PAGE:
Philippines receives first COVID-19 vaccine delivery from Sinovac

Sofia Tomacruz

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Philippines receives first COVID-19 vaccine delivery from Sinovac

FINALLy. Philippine President Rodrigo Duterte holds a vial of Sinovac’s COVID-19 vaccine, the first COVID-19 vaccine to arrive in the country, at Villamor Air Base, Pasay City, Metro Manila, Philippines, February 28, 2021.

Photo by Eloisa Lopez/Reuters

(3rd UPDATE) The arrival of donated COVID-19 vaccines from China paves the way for the start of the Philippines' inoculation campaign, among the last to start in Southeast Asia

The Philippines’ first batch of coronavirus vaccines arrived in the country on Sunday, February 28, paving the way for the start of its mass inoculation campaign with shots developed by China’s Sinovac Biotech.

The aircraft carrying the vaccines – a transport plane of the People’s Liberation Army of China – landed at Villamor Air Base in Pasay City around 4:10 pm on Sunday.

“There is light at the end of the tunnel. That is light at the end of the tunnel,” Presidential Spokesperson Harry Roque said in an interview with state-run network PTV. “At least nagsimula na po tayo. At tuluy-tuloy na po.” (At least we have started. And this will continue.)

The delivery of 600,000 doses of Sinovac’s CoronaVac – a donation from the Chinese government – was set to be witnessed by President Rodrigo Duterte, Health Secretary Francisco Duque III, and vaccine czar Carlito Galvez Jr at the Villamor Air Base.

Philippines receives first COVID-19 vaccine delivery from Sinovac

Malacañang earlier hailed the delivery of Sinovac’s vaccine, which would be used to jump-start the country’s vaccination campaign in several hospitals across Metro Manila.

Though the Duterte government had targeted to start distributing vaccines by February, the Philippines is now among the last countries in Southeast Asia to start vaccinating its residents. It was the last to receive vaccine doses in the region.

The arrival of the vaccine comes days after the Philippine Food and Drug Administration (FDA) issued emergency use authorization (EUA) for CoronaVac last Monday, February 22.

Sinovac is the latest to be granted emergency approval in the Philippines, though its vaccine is the first to arrive after delays in paperwork stalled vaccines from the global COVAX Facility which were initially supposed to arrive in mid-February.

China first announced it would donate vaccines to Filipinos during the official visit of Chinese State Councilor and Foreign Minister Wang Yi to Manila last January.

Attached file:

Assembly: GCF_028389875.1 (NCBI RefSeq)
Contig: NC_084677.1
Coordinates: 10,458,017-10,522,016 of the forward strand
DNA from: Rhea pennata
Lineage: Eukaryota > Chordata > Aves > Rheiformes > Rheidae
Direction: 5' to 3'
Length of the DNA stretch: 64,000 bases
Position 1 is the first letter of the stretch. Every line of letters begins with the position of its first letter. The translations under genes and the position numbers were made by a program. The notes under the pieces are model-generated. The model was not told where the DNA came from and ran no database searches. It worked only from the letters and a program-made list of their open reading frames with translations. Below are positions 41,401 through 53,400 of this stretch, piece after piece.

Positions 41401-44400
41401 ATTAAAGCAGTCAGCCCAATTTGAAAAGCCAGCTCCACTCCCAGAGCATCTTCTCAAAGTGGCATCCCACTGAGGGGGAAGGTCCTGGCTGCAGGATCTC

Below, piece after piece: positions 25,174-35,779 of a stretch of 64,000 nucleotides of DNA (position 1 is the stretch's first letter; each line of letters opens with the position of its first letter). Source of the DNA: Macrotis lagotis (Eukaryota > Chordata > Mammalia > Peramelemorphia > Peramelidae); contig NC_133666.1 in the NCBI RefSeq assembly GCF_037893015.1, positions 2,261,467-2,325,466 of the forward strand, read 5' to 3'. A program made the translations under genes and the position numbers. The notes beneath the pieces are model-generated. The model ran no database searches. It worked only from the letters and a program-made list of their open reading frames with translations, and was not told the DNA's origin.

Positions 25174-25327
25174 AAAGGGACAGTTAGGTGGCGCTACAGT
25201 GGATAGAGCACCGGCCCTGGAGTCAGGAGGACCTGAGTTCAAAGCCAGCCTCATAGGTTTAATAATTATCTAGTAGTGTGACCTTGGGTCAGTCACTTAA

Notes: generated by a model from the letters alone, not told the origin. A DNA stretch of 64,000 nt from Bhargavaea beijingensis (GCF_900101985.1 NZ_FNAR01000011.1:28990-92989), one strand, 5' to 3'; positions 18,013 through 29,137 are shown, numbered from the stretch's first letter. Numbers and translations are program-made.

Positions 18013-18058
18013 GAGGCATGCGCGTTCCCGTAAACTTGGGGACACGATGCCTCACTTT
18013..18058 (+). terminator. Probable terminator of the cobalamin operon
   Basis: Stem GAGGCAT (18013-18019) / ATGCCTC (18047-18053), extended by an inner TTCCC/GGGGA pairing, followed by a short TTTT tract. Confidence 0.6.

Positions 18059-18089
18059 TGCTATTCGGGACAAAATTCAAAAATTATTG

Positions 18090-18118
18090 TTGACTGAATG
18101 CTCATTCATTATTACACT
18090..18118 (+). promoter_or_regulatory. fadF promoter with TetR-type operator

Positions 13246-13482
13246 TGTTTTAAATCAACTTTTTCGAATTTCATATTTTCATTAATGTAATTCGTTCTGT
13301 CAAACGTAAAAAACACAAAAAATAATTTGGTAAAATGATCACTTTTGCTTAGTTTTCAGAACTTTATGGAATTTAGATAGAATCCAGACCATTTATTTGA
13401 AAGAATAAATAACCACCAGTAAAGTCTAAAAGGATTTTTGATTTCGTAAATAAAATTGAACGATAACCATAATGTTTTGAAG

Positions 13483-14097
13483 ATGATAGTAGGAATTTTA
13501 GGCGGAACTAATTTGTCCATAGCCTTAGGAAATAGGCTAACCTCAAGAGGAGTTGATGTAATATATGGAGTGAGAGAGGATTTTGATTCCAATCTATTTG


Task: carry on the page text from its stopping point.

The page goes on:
Senator Bong Go, former presidential aide, said on Sunday that Galvez, Duque, and other Cabinet secretaries will be among the first government officials to be vaccinated with Sinovac on Monday, March 1.

Duterte, 75, will not be receiving Sinovac as the FDA, along with government experts, did not recommend its use for senior citizens or those 60 years old and above. Data from late-stage trials had mostly been gathered from participants 18 to 59 years old.

“To my fellow Filipinos, these vaccines are backed by science and deliberated by our Filipino experts. I encourage that you get vaccinated at the soonest possible time and be a partner in preventing the further spread of the disease,” Duterte said in a speech.

Health workers go first

Aside from several government officials, health workers were identified as a priority to receive the Sinovac vaccine.

In a press conference later on Sunday, Duterte said health workers who refuse to take Sinovac “have a choice,” and can wait for the other vaccines that are set to arrive in the country.

Kung ayaw nila ng Sinovac, maghintay sila,” he said. “In a few days, there has been quite a… basta I was assured that [AstraZeneca] would be coming within the next few days.” 

At least 525,600 doses of vaccines developed by British drugmaker AstraZeneca and the University of Oxford is expected to arrive in a week, after it was postponed from March 1.

Philippines receives first COVID-19 vaccine delivery from Sinovac

In issuing Sinovac an EUA, the FDA said data from Phase 3 trials in Brazil, where a lower efficacy of 50.4% was observed, led experts not to recommend its use for priority groups. The Brazil trials involved health workers exposed to COVID-19.

The recommendation spurred days-long deliberations among experts part of the National Immunization Technical Advisory Group, who later approved the use of the vaccine for health workers, reiterating it is safe and effective.

With vaccine supply scarce and delivery of different brands uncertain, experts said health workers should be given the chance to receive an available vaccine since they are most exposed to COVID-19. In the meantime, health workers who will refuse to get Sinovac were given assurances they would not lose their place in the government’s prioritization. 

The FDA granted emergency approval to Sinovac after separate Phase 3 trials in Indonesia and Turkey demonstrated efficacy of 65.3% to 91.2%. These trials were done mostly in community settings and not among health workers who were exposed to COVID-19.

Aside from the Philippines, Indonesia, Turkey, Brazil, Chile, Colombia, Uruguay, and Laos have granted emergency authorization for Sinovac’s CoronaVac. – with reports from Rambo Talabong/

Editors Note: An earlier version of this story stated the Philippines was the last to start its vaccination campaign. We have corrected this to state the Philippines was the last to receive vaccine doses.

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Sofia Tomacruz

Sofia Tomacruz covers defense and foreign affairs. Follow her on Twitter via @sofiatomacruz.